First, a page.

Dire straits – EBRD backing for oil transportation in the Kerch Strait appears belatedly on public radar
Bankwatch Mail | 10 May 2013
A European Bank for Reconstruction and Development loan to the SVL group, granted with no public oversight, threatens new oil-related catastrophes.
Dmitri Shevchenko and Andrei Rudomakha work for Environmental Watch on North Caucasus
This article is from Issue 56 of our quarterly newsletter Bankwatch Mail
In November 2011 the board of directors of the EBRD approved a USD 20.1 million loan to the Solvalub (SVL) Group to partially finance the acquisition of new tankers classed as ‘sea-river’. SVL, a Russian company though registered in the British offshore territory of Jersey, received a parallel credit for acquiring the tankers from the Russian bank JSC ‘Unicredit Moscow’. The tankers will transport oil along the River Volga, the Don, the Volga-Don canal and the Sea of Azov, for subsequent transhipment to the Kerch Strait. In March 2013, the first tankers were constructed as part of the project at the Kherson shipbuilding factory in southern Ukraine.
The official documentation for the project on the EBRD’s website states that the building of these tankers does not present a serious ecological threat. As a result the project was rated by the bank as category ‘B’, thus requiring neither consultation with the public nor the conducting of an environmental impact assessment. As a result, the granting of the EBRD credit proceeded with minimal public knowledge or scrutiny. Equally, SVL made no public announcements about its intention to apply for such a loan from an international financial institution.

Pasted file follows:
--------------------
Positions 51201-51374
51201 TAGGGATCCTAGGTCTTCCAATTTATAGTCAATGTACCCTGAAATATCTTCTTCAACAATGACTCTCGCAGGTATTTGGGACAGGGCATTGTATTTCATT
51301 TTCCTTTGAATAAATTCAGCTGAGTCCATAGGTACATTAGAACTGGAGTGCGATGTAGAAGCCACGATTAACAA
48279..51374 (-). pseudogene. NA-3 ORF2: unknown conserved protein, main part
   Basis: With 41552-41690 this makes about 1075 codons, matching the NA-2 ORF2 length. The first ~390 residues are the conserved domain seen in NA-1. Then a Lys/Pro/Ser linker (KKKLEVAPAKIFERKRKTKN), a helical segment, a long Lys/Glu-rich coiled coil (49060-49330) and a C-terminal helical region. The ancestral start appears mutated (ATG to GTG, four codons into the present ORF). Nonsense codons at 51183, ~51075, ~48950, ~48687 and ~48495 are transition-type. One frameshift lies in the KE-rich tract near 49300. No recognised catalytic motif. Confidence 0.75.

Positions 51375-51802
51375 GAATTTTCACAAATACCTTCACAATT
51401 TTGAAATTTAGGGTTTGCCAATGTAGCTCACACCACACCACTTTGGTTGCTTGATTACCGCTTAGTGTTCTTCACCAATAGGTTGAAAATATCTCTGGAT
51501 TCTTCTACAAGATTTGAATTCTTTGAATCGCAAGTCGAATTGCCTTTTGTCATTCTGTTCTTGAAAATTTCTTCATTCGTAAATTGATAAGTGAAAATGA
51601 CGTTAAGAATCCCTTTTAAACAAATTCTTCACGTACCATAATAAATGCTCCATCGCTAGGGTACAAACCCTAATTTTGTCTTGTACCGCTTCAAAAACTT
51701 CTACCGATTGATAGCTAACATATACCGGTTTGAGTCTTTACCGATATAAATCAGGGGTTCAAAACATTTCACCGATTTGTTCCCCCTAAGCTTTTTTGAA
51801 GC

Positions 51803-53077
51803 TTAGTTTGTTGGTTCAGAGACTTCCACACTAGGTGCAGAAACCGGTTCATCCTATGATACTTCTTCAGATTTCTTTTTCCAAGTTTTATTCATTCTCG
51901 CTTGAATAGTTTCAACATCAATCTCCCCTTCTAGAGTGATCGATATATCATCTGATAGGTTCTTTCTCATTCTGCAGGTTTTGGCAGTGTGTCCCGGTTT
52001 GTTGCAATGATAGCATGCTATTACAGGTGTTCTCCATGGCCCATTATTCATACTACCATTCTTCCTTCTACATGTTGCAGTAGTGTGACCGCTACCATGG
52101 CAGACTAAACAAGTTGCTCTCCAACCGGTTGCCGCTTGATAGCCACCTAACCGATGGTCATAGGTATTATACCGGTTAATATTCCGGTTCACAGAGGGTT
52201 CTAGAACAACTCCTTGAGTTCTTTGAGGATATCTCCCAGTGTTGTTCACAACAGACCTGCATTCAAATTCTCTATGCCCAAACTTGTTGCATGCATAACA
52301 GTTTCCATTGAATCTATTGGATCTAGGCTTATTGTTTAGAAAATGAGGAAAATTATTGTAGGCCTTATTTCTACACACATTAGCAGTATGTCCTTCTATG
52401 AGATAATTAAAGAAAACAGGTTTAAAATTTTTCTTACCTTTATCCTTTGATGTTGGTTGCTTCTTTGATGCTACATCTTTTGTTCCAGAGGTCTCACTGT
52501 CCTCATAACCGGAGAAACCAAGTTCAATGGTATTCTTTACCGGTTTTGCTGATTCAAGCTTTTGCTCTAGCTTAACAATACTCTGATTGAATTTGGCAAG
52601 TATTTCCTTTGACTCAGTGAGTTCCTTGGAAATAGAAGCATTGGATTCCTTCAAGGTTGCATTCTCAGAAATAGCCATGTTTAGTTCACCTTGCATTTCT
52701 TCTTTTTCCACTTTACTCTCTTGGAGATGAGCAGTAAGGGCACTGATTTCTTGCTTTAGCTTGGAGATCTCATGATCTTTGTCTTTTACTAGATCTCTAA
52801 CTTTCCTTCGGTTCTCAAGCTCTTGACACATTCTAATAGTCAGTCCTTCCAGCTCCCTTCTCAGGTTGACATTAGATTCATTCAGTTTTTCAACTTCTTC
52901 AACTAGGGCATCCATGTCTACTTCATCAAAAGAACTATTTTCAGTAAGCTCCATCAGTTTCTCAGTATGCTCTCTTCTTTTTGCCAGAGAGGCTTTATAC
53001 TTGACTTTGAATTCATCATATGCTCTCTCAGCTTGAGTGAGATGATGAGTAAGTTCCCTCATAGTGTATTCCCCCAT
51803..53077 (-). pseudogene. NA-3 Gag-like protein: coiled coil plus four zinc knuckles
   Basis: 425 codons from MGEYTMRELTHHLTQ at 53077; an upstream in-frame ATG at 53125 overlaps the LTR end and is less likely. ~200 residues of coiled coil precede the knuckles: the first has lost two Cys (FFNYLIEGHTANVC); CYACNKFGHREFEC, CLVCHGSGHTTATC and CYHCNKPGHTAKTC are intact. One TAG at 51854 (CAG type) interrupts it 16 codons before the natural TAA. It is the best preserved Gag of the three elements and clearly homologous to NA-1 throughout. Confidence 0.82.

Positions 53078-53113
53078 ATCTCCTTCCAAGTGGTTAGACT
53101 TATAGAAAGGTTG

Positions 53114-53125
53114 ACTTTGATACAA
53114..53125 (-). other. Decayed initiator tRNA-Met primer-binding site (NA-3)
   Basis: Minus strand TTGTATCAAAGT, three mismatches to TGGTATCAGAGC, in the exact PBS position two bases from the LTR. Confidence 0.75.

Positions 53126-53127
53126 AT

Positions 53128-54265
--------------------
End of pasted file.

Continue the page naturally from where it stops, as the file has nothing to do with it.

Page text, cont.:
The relative secrecy surrounding the project, therefore, has avoided inevitable questions that would have been raised by environmentalists on account of the project’s nature – oil transhipment in this particular area carries huge ecological risks after all – and of SVL’s checkered history.
Indeed, the fact that the tankers would be carrying oil and oil products in the Kerch Strait also appears to have been concealed by both the EBRD and SVL. The EBRD project summary document provides no mention of the Kerch Strait, even though this is key information in relation to the ecological aspects of the project.
The precarious nature of the Kerch Strait
In 2007, a major ecological catastrophe took place in the Kerch Strait. As a result of extreme storm condition, the tanker ‘Volgoneft-139’, classed as ‘sea-river’ and carrying fuel oil, broke in two. Resultant oil pollution affected a large part of the coast of the Taman, and also the Crimean coast.
After the catastrophe the question of prohibiting the transhipment of oil and oil products in the Kerch Strait was repeatedly raised. This was due to the inability of Russia and Ukraine to guarantee safe navigation and loading work in the strait, which is excessively dangerous for navigation. Moreover, the high ecological value and vulnerability of the Kerch Strait’s maritime waters, where the preservation of biological diversity is crucial and also where fish stocks are replenished in the Sea of Azov and the Black Sea, had resulted in heightened concerns.